"The African Union has extended the deadline of the peace talks by 48 hours as requested by the United States and other international partners to allow extensive consultations to go ahead," he said at the talks' site in the Nigerian capital, Abuja.

P.S.~HAPPY MISSION ACCOMPLISHED DAY!!!!

Wow, I'm sooo glad that the war has been over for three years. Aren't you?

Whew!! We really dodged a bullet on THAT one.

---End of Transmission---

4 comments:

Blake said...

Dodged the bullet alright... Or at least the journalists who refused to leave the Palestine Hotel did

james said...

Blake:

Yeah too bad the bullets are still flyin' and the bombs are a blowin'

(shakes head).

Jeremy said...

Happy MA Day to you too.

I find it INCREDIBLY interesting…that the only people really talking about Darfur are the Democrats and liberals. I’ve been told by Republican friends that we’re fighting for the freedom of the oppressed Iraqis, and that brutal living conditions they were subject to under Saddam is why we’re there.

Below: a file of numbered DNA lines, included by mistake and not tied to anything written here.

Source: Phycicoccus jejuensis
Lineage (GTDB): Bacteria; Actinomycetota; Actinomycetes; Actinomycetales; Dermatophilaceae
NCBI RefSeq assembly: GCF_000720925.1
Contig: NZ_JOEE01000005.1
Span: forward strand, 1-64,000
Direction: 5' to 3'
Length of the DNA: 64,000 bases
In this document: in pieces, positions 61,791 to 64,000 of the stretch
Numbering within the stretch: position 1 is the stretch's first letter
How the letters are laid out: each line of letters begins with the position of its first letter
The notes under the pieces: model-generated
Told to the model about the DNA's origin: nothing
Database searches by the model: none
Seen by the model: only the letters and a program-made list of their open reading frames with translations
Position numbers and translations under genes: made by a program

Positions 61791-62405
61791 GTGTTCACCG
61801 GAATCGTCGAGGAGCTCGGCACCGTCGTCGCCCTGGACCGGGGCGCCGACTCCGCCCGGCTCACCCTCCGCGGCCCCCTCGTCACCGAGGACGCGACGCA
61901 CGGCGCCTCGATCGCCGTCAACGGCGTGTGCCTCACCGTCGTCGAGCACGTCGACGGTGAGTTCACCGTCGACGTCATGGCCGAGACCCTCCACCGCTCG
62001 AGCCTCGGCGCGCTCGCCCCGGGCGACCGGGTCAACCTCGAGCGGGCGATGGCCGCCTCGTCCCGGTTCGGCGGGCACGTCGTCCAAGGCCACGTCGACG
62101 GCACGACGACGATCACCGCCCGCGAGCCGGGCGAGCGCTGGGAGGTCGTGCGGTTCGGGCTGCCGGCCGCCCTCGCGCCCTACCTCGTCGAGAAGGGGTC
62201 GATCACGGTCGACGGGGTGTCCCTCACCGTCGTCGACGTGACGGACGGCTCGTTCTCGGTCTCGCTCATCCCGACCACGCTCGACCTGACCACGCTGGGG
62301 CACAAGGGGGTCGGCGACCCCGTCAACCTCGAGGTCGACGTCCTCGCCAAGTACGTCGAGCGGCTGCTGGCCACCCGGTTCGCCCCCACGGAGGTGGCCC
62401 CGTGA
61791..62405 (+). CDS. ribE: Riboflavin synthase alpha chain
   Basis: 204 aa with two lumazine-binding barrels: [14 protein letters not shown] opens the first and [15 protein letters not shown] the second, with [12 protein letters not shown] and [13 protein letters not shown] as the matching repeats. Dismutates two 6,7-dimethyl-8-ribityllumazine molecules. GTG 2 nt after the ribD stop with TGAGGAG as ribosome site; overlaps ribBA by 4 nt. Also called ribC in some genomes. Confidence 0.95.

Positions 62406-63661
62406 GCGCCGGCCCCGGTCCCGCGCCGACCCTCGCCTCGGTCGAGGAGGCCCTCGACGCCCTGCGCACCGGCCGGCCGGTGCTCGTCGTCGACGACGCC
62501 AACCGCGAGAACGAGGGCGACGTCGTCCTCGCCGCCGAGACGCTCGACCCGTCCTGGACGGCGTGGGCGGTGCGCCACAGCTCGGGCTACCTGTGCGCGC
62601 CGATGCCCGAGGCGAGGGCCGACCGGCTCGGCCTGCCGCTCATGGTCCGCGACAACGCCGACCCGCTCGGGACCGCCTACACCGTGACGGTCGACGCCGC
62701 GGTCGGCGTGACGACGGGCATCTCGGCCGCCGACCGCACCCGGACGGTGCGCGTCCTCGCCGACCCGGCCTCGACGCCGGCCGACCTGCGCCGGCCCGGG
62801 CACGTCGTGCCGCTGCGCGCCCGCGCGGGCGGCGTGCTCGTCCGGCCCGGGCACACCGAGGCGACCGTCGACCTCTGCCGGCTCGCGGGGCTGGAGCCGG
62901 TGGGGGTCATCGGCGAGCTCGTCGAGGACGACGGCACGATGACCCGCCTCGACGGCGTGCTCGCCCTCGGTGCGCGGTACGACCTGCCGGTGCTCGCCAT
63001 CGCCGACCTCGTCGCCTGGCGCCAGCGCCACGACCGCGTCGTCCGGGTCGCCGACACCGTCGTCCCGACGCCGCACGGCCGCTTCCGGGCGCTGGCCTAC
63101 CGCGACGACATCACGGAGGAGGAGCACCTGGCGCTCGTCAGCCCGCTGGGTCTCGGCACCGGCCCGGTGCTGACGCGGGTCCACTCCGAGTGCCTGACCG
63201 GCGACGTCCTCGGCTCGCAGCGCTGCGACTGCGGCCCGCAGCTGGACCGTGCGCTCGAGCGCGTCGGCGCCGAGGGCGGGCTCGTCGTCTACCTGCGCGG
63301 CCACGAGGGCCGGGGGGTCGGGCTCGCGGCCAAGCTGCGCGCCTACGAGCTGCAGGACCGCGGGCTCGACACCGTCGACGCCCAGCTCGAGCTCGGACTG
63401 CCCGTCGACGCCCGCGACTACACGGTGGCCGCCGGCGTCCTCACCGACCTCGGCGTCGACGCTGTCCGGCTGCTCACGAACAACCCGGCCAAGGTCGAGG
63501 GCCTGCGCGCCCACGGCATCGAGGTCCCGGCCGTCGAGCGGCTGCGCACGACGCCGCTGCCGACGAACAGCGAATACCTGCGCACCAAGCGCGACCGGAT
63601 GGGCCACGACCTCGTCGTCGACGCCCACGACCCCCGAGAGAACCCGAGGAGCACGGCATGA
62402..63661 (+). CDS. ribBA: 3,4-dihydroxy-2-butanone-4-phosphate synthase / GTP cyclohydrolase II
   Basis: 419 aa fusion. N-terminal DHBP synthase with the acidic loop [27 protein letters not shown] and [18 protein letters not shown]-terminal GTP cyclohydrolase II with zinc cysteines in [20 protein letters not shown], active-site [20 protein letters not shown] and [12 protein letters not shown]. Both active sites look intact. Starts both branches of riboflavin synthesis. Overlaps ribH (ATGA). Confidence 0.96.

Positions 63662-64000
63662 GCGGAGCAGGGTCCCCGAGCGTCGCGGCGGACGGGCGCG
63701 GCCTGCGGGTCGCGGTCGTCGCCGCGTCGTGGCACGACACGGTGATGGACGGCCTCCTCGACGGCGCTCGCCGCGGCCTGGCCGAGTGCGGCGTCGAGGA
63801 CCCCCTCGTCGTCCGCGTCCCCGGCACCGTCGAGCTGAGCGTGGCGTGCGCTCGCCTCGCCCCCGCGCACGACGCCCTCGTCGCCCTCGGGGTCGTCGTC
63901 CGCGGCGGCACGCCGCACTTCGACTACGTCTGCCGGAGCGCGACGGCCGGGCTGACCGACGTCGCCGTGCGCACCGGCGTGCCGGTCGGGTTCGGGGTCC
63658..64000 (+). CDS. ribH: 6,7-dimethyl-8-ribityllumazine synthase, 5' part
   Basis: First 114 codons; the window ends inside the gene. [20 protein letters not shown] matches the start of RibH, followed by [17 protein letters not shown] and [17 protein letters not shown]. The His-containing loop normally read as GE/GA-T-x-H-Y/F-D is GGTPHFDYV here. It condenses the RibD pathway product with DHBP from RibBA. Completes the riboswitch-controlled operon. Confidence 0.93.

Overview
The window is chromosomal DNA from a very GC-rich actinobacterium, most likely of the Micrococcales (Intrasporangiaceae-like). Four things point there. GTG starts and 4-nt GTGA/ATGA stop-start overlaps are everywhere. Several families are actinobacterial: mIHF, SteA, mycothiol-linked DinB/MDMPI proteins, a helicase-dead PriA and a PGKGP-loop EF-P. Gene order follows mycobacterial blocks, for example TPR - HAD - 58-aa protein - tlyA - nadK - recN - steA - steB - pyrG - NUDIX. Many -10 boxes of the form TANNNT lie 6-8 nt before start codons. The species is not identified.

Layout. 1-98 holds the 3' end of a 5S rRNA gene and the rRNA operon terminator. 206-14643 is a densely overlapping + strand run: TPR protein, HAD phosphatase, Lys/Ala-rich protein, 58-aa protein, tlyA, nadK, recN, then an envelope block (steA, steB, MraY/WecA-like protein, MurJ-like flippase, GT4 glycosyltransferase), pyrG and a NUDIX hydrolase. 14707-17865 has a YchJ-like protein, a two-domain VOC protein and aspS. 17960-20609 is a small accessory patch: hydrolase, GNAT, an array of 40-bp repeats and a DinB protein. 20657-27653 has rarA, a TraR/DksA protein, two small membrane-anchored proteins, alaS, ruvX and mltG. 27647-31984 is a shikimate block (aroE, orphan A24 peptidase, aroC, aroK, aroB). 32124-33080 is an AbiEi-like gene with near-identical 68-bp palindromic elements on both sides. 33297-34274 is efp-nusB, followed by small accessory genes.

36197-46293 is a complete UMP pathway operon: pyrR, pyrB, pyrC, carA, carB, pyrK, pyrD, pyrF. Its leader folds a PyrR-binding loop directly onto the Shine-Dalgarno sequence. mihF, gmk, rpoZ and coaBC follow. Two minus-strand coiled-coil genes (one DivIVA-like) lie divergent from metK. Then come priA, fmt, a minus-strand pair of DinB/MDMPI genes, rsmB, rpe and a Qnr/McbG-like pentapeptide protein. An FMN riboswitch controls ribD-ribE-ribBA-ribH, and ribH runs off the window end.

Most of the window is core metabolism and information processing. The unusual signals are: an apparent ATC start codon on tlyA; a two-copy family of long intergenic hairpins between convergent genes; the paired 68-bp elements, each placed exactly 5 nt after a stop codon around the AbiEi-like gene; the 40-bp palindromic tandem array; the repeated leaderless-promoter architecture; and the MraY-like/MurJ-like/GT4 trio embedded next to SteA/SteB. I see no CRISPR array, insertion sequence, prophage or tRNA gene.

Yet, I didn’t hear them talk much during the time when Saddam used our weapons to gas his own people…they’re just bringing it up now, several years later…and I don’t hear them talk much about Darfur. Why do you think that is?

Could it be that they’re totally uneducated, hypocritical, political opportunists who are full of total and complete shit? Perhaps.

james said...

Jeremy:

Yeah from the time these Neo-conjobbers starting saying we were there to rid Iraqi's of a dictator I immediately thought of the dozens and dozens of OTHER dictators across the globe that are brutalizing their own people.

There is NO WAY that we can topple every dictator in the world so why did we go with Iraq? Perhaps it had something to do with oil, personal vendettas, a Messianic complex, and no sense of history, diplomacy or statesmanship. Ya think??

You are spot on that they are the biggest, hypocritical, lying, uneducated, racist, bigoted classist, elitist, nationalistic, anti-Constitution people in our country.

I spit on their "values." A real twisted set of "moral values" if you ask me.